Engel is seen in firefights with our soldiers, interviewing Al Quaida fighters, swimming underwater with NY city police to protect bridges and giving an inside look at the protections, cameras and technology which hopefully will protect the city. They have cameras on helicopters which can track a squirrel in Central Park !)

Rachel reports the detailed  events of 9/11, interviews families of 9/11 victims, soldiers and politicians. She traces the money spent on the war, investigates the enormous use of contractors and sums up how this decade has changed our habits and fears, our economy, and our standing in the world.

It is an excellent film in that it provides a cogent and organized overview of  the events of 9/11 and the resulting years. It is in two parts, an hour each, and well worth the viewing here

http://www.msnbc.msn.com/id/44292512/

A Foursome of Seagulls

As I watched a flock of ducks heading out from the shore of the pond in the park behind our home to feed and float at dawn , four white seagulls gracefully soared overhead, darting here and there behind the trees, rising up and around each other. It was such a sight of beauty and calm that it made me pause at the window.

Where did they come from? We live almost 40 miles west of Chicago’s lakefront which is full of seagulls who have made their way down the St. Lawrence Seaway and pose picturesquely on the beaches. But those seagulls are raucous and bothersome, swooping down on picnickers and small children to pluck at food and wrappers.  This foursome is silent and almost ephemeral as they rise and turn at sunrise. Almost ghostly or even angelically.

We spent the weekend in the town my husband was raised, attending an annual Labor Day Picnic at his old parish. vsiting relatives and neighbors, driving along back roads, visiting graves.

I wonder.  The four seagulls are gone now, but I remember.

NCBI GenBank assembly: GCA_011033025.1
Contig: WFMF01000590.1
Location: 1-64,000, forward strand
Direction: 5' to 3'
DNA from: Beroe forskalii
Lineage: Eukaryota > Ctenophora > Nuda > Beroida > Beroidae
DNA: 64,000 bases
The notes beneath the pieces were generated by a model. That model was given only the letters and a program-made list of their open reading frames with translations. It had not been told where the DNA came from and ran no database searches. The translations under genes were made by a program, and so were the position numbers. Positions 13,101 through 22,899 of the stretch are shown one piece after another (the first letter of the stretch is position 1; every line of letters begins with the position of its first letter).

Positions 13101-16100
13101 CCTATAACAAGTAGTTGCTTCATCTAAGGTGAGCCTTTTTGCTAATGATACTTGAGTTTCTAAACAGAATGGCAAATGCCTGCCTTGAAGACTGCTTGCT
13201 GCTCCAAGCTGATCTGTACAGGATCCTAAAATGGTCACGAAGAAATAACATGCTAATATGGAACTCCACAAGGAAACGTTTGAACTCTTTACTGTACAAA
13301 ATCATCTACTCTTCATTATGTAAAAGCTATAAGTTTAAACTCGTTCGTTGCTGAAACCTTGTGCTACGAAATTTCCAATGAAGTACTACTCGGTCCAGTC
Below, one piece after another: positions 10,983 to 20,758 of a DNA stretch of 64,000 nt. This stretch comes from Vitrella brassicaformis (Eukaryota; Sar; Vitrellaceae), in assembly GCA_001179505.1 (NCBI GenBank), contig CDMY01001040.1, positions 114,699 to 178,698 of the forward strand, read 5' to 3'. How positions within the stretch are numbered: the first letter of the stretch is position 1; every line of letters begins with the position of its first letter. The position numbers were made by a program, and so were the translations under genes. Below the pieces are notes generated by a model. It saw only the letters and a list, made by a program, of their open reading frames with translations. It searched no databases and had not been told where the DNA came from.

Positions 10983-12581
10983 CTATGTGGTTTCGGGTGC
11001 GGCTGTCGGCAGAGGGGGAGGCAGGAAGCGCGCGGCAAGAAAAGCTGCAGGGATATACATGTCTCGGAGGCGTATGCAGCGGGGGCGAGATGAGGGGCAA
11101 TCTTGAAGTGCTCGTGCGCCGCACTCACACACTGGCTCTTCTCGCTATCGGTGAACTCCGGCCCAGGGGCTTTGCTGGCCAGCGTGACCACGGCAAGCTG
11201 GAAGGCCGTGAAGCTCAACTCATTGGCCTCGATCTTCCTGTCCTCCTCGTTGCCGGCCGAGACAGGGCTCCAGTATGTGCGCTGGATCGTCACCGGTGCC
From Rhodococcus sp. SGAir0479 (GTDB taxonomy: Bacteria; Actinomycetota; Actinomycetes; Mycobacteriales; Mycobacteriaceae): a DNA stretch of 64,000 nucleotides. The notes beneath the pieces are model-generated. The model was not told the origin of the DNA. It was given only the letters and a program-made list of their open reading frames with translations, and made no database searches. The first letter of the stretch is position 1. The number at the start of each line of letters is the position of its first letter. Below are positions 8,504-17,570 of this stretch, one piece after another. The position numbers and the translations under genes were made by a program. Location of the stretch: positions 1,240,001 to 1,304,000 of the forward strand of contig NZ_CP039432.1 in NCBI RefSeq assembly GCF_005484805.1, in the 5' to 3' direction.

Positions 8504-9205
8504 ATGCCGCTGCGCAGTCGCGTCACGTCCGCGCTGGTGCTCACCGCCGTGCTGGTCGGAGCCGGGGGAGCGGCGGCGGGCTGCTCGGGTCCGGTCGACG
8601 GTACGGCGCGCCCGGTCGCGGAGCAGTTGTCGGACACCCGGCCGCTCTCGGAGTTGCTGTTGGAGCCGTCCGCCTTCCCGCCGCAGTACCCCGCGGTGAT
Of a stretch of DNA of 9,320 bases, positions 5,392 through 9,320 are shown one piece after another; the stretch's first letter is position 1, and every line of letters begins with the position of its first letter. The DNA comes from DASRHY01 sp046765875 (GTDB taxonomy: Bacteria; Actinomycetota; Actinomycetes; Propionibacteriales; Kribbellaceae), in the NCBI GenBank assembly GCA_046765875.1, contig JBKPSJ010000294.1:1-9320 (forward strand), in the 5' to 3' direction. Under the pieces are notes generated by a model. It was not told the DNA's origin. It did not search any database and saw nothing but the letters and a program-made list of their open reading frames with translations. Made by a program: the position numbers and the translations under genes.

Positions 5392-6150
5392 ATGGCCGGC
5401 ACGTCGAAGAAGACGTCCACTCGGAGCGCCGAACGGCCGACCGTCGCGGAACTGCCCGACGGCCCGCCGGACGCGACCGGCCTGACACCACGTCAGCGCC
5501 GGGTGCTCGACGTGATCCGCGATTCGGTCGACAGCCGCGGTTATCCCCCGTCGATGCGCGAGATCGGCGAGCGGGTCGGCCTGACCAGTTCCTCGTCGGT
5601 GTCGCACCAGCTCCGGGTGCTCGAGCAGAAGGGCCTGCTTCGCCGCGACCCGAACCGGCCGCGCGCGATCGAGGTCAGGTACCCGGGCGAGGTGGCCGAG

Alley Oop Zucchini Redux

You may remember my recent dilemma with the gigantic zucchini I called the Alley Oop Zucchini.  Since I had no takers for it ( despite the fact my daughter expressed an interest in it), I tried sneaking it to my neighbor.  Strategy : call her up and offer a couple of summer squash for her.  Then as she opens the door, try to sneak Alley Oop past her foot. Result: Open-mouthed consternation then total rejection. The twins were literally screaming as I started back home with Alley Oop in my arms.  Alternative strategy : Offer it to the new mailman  coming down our block.  Result: Head shaking rejection.

So what did I do?  Got out the cuisinart and Alley Oop is now :

2 loaves of Zucchini Bread

24 no-wheat Zucchini Muffins

2 containers of frozen grated zucchini for future baking.

I kind of miss seeing him leaning against the wall as he was wont to do.

Extreme Athletes

Anyone that knows me knows that I am the last person who could be referred to as an athlete, but that doesn’t mean I can’t admire or wonder at those who achieve great things through their own tenacity and training.

This weekend was Chicago’s triathalon and one of the participants rising from Lake Michigan in a lovely pink bathing hat was Mayor Rahm Emmanuel. Granted he did not participate in the full triathalon, but did a lot more than former Mayor Daley could ever contemplate.

But last week a feat was accomplished that amazed me, and I have not heard of it in the U.S. press. Six British adventurers (I love that word, adventurers…conjurs up mountain climbers, doesn’t it) rowed to the North Pole. I want to know just how one says to one’s wife, “I’m just going to pop off with the lads and row to the North Pole?” Had they practiced on the Thames, or by crossing the English Channel?

Imagine spending 28 days in this open boat rowing to the North Pole. Was there a chaser boat, a local ice cutter on standby? By the looks of the photo, they seemed on a weekend jaunt. One is simply wearing an aran sweater. This was made possible due to global warming. The ice around the North Pole has melted enough this summer to allow a small boat and 6 intrepid athletes to row within three miles of it and finish the distace by pulling the craft over the remaining ice floes. They assume that in the next few years, continue warming will most likely make the trip easier.

My question, in 2020 will we be taking cruises to the North Pole during the summer? If so, don’t ask me to help row.

For more information see the article from The Independent here: http://www.independent.co.uk/news/uk/home-news/rowers-reach-impossible-north-pole-thanks-to-global-warming-2344689.html